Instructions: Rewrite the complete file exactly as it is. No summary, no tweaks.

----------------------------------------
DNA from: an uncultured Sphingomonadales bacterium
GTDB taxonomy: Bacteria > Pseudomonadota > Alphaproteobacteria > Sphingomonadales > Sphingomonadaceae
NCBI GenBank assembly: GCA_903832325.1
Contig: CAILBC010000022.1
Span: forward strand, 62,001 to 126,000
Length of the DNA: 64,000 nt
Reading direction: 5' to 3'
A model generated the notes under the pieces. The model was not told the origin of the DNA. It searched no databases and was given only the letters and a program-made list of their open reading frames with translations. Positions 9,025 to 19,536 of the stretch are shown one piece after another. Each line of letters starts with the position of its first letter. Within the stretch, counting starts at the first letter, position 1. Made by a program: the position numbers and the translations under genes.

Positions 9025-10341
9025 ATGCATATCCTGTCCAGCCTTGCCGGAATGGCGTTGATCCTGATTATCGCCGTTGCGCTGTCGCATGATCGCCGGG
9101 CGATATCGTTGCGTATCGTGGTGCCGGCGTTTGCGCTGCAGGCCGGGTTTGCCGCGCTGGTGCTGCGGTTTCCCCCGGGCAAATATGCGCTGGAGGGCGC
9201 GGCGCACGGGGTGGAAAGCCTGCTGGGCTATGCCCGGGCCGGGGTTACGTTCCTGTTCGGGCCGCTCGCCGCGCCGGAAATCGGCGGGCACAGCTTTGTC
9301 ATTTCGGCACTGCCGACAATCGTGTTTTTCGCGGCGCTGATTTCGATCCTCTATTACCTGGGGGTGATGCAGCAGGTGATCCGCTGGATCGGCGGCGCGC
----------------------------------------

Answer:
DNA from: an uncultured Sphingomonadales bacterium
GTDB taxonomy: Bacteria > Pseudomonadota > Alphaproteobacteria > Sphingomonadales > Sphingomonadaceae
NCBI GenBank assembly: GCA_903832325.1
Contig: CAILBC010000022.1
Span: forward strand, 62,001 to 126,000
Length of the DNA: 64,000 nt
Reading direction: 5' to 3'
A model generated the notes under the pieces. The model was not told the origin of the DNA. It searched no databases and was given only the letters and a program-made list of their open reading frames with translations. Positions 9,025 to 19,536 of the stretch are shown one piece after another. Each line of letters starts with the position of its first letter. Within the stretch, counting starts at the first letter, position 1. Made by a program: the position numbers and the translations under genes.

Positions 9025-10341
9025 ATGCATATCCTGTCCAGCCTTGCCGGAATGGCGTTGATCCTGATTATCGCCGTTGCGCTGTCGCATGATCGCCGGG
9101 CGATATCGTTGCGTATCGTGGTGCCGGCGTTTGCGCTGCAGGCCGGGTTTGCCGCGCTGGTGCTGCGGTTTCCCCCGGGCAAATATGCGCTGGAGGGCGC
9201 GGCGCACGGGGTGGAAAGCCTGCTGGGCTATGCCCGGGCCGGGGTTACGTTCCTGTTCGGGCCGCTCGCCGCGCCGGAAATCGGCGGGCACAGCTTTGTC
9301 ATTTCGGCACTGCCGACAATCGTGTTTTTCGCGGCGCTGATTTCGATCCTCTATTACCTGGGGGTGATGCAGCAGGTGATCCGCTGGATCGGCGGCGCGC